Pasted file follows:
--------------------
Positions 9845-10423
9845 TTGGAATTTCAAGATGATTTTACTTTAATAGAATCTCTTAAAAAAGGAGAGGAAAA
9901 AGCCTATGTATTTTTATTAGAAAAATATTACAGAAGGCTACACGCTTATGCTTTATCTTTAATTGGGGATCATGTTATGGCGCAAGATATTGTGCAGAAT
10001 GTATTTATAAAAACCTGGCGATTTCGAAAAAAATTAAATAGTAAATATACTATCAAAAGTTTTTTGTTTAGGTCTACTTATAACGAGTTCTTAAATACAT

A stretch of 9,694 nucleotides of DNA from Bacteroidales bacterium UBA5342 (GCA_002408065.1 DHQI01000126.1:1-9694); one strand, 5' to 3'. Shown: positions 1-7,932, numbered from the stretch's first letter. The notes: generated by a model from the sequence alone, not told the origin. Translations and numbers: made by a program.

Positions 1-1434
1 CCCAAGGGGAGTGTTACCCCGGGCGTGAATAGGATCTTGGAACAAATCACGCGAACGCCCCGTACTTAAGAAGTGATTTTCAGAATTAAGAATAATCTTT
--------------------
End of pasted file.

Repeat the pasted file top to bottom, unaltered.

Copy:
Positions 9845-10423
9845 TTGGAATTTCAAGATGATTTTACTTTAATAGAATCTCTTAAAAAAGGAGAGGAAAA
9901 AGCCTATGTATTTTTATTAGAAAAATATTACAGAAGGCTACACGCTTATGCTTTATCTTTAATTGGGGATCATGTTATGGCGCAAGATATTGTGCAGAAT
10001 GTATTTATAAAAACCTGGCGATTTCGAAAAAAATTAAATAGTAAATATACTATCAAAAGTTTTTTGTTTAGGTCTACTTATAACGAGTTCTTAAATACAT

A stretch of 9,694 nucleotides of DNA from Bacteroidales bacterium UBA5342 (GCA_002408065.1 DHQI01000126.1:1-9694); one strand, 5' to 3'. Shown: positions 1-7,932, numbered from the stretch's first letter. The notes: generated by a model from the sequence alone, not told the origin. Translations and numbers: made by a program.

Positions 1-1434
1 CCCAAGGGGAGTGTTACCCCGGGCGTGAATAGGATCTTGGAACAAATCACGCGAACGCCCCGTACTTAAGAAGTGATTTTCAGAATTAAGAATAATCTTT